Haylage is super heavy.. Our 5x4 wet alfalfa bales are in the neighborhood of 1500 lbs. It's damn good feed though, our calves had an average gain around 3.5lbs per day on it this year. You will need a way to wrap it to turn it into silage.

You will not have as much spoilage and mess with net wrap if you store hay outside. Net is also a little easier to deal with when it comes time to feed them, in my experience.

I would not jump in unless you are confident that you can do the maintenance and repair that needs to be done to keep an older machine working. They can bleed you dry if you have to pay someone to work on it.
 

Silver

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Ridgefarmer63":1ehodsvv said:
Silver":1ehodsvv said:
The old 530 / 430 John Deeres are good old balers and pretty cheap. As long as the belts, pickup and frame are in good shape the rest is relatively cheap and easy to work on.
Thanks for the suggestion> Are they twine you think, or net wrap?

They were all twine only as far as I know. Single tying arm.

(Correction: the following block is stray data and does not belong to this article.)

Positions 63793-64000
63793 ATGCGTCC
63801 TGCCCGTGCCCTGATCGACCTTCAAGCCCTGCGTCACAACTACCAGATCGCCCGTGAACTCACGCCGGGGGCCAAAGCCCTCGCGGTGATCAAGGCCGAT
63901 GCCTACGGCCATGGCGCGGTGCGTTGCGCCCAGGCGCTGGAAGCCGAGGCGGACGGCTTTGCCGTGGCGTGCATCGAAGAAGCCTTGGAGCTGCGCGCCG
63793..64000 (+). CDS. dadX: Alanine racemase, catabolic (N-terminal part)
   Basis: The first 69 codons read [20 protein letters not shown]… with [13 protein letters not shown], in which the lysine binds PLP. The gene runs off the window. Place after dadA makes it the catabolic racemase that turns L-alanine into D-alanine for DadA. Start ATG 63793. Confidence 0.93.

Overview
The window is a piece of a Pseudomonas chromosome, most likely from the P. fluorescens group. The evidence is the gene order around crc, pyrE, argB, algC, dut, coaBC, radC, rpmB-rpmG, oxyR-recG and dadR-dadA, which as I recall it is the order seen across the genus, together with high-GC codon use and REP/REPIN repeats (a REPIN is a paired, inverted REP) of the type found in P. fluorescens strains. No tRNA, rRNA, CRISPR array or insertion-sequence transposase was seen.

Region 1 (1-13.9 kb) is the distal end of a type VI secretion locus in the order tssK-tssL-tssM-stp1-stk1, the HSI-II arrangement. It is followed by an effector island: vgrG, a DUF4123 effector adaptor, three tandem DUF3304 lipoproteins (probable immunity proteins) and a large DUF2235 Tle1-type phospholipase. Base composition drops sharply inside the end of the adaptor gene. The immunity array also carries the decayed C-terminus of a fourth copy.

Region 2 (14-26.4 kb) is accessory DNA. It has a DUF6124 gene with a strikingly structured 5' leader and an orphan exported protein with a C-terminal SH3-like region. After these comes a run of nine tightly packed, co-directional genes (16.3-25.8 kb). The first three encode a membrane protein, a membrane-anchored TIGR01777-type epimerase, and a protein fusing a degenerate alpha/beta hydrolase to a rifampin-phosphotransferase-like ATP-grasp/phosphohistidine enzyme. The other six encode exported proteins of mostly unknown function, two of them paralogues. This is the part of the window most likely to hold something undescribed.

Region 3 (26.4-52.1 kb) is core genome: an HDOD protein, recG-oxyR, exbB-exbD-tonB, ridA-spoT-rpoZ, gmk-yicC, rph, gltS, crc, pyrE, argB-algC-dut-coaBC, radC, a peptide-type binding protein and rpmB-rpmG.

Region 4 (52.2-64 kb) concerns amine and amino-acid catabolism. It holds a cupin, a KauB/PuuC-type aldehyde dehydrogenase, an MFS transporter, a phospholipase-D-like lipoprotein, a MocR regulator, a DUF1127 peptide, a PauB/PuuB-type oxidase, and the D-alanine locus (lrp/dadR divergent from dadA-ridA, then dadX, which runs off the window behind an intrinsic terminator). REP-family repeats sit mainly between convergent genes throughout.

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Ridgefarmer63

Ridgefarmer63

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Gotta get back to this "is it worth it" mindset.

Let's say you spend 20 K on a dependable round baler. Something you treat like you bought it. You make 100 bales/year. What do you think it would actually cost to make those bales? Not including the cost of the baler.

Twine/net wrap / diesel / grease and a portion of the tractors yearly maintenance. $10 /bale??

So it costs me $1000.00 bucks to make 100 bales. If I had to buy them, it would be $6000 for 100 bales, and usually I go pick them up. So you are saving $5000.00 year by owning the baler.

Now lets just say I'm all f-ed up and after comsumable expenses you are only saving 2500 / year. In ten years you bought a 25 K baler. And... It is still worth something at the end of ten years.

Obviously, I am not including my time.

The tractors I am going to own anyways for feeding out and snow removal and regular farm stuff.
 

Silver

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Being cheap I would opt for an old baler (like the 430 for that little tractor), for under $5,000 and at 100 bales a year it would last for approximately 60 years with a little tinkering here and there. If that's all the hay that's getting made there should be lot's of time for upkeep.